Big Views

The National Trust look after several key areas of land in the Peak District, balancing tourism and local needs. The nature of the area means that this isn't always an easy task! They do a decent job, meaning that the footpaths, bridleways and access points to open country are well maintained. Much Trust land here is free to access, so you can fully appreciate the Peak District views, woodlands and gorges.

In the south, the White Peak Estate includes Ilam Park and Dovedale plus the Manifold and Hamps Valleys.

Further north, the Longshaw Estate, Burbage and the Eastern Moors are in the hands of the Trust. The Trust owns large tracts of the beautiful heather-clad moorland further west too, for example, Kinder Scout. These sensitive upland areas have been either gifted, bought or transferred through the National Land Fund procedure.

Bricks and Mortar

The National Trust also manage some properties in the Peak District as well as several major stately homes just beyond the borders. The first property they acquired was well before the National Park was even considered - Winster Market House.

Winster Market House is an intriguing mix of stone and brick. The lower story is where the market was held and comprises five impressive stone arches. The Market House was neglected after the closure of the lead mines and the upper storey was demolished for safety. The upper story was reconstructed shortly after the building was purchased. It is now an information centre but is not always open, so check the times if you intend to visit.

Lyme is an impressive house and park right on the western edge of the Peak District. The park offers 1,400 acres in which you can walk and take in the stunning views. There is the obligatory folly, deer, variuos themed gardens and childrens' play area. Lyme is also one of the locations used to film the BBC's version of Pride and Prejudice.

Full information can be found on the National Trust website.

National Trust and Conservation in the Peak District

Image: Peak District Millstones.

The Emblem of the Peak District - Millstones

Just in case you are unfamiliar with the National Trust...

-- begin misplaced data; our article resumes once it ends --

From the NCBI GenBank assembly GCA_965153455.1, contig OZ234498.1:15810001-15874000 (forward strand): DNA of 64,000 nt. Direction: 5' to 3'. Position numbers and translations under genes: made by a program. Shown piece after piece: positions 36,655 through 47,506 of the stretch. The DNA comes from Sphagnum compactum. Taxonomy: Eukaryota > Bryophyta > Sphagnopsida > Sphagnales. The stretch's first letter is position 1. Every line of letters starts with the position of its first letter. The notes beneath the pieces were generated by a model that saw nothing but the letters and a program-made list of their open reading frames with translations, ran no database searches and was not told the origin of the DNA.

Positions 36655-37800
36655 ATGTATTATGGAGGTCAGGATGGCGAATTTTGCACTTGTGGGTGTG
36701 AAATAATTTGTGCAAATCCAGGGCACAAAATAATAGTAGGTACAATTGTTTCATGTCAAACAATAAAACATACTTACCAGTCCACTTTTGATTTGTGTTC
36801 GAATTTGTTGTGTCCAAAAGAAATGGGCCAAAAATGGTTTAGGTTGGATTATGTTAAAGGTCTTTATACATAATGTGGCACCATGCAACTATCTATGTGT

It was founded in 1895 by Octavia Hill and 31 years later the National Trust for Scotland was set up. Since then, this registered charity has bought and saved many stately homes, country houses, areas of countryside including complete islands, protecting the heritage from development or destruction.

The Trust has diversified over the years and the organisation today is a multi-faceted operation, offering holiday cottages, days out, public events and more. They are committed to education, conservation and getting people involved in the preservation of out British heritage sites.

Membership of the Trust allows you to visit their properties free entry and parking to Trust properties, the National Trust magazine, members handbook and more at a remarkably small cost considering the savings you make if you visit half a dozen Trust sites over the year.

The National Trust has conservation as its foundation stone, thanks to Octavia Hill.  She worked with the poor during the second half of the nineteenth century.  Octavia realised that simple charity was not a long term solution and that they needed to learn to help themselves.  She also appreciated that open spaces were important, particularly in the urban environment. These two principles came together on a grand scale with the foundation of the National Trust in 1895.


The National Trust 'Muck in' Days

The National Trust generates income as a charity to finance projects throughout the UK, not just the Peak District. The specialist work is carried out by contractors, for example, renovation of lime mortar pointing on historic buildings. Tree planting and scrub removal are tasks that can involve the wider public.

One example of how this functions is the work carried out in the High Peak Moors. Rangers, volunteers and contractors have planted thousands of native trees in the upper Derwent valley. This long-term plan is designed to provide a haven for wildlife and assure biodiversity for the future. Local primary school pupils are involved too - growing acorns to produce oak saplings to plant in surrounding valleys.

There are plenty of opportunities for you to be involved wherever you are staying in the Peak District. You don't need to commit all of your holiday, just a day or two is fine. To find out more about these Peak District conservation days, visit the National Trust website.

You could also consider joining the team of volunteers who monitor the state of walls, paths etc. on Trust land if you are local.

 

National Trust Properties in and around the Peak District

Here in the Peak District, the National Trust manage a significant proportion of the region. The Trust also have a good number of properties within easy striking distance of the National Park ...

Calke Abbey
Hardwick Hall
Stainsby Mill
Kedleston Hall
Longshaw Estate
Sudbury House
Winster Market House
Mr Straw’s House (Nottinghamshire)
The Workhouse (Nottinghamshire)
Clumber Park
High Peak Estate
Ilam Park
South Peak Estate
Lyme Park
Marsden Moor Estate